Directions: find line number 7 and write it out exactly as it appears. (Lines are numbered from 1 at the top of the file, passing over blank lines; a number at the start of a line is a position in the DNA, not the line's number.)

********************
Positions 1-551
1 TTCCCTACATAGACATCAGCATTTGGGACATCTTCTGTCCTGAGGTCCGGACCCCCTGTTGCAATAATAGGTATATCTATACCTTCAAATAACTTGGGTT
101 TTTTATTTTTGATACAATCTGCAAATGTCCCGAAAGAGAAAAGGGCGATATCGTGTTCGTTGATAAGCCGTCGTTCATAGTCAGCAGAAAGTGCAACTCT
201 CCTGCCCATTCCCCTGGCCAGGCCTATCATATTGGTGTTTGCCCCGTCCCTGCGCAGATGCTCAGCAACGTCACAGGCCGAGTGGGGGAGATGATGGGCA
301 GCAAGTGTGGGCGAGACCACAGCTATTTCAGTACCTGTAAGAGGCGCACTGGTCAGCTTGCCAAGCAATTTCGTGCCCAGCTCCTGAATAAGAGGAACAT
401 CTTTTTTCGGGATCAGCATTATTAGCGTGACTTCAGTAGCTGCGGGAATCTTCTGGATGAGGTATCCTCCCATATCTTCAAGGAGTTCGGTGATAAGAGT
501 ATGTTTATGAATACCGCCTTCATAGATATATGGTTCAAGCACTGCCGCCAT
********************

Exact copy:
501 ATGTTTATGAATACCGCCTTCATAGATATATGGTTCAAGCACTGCCGCCAT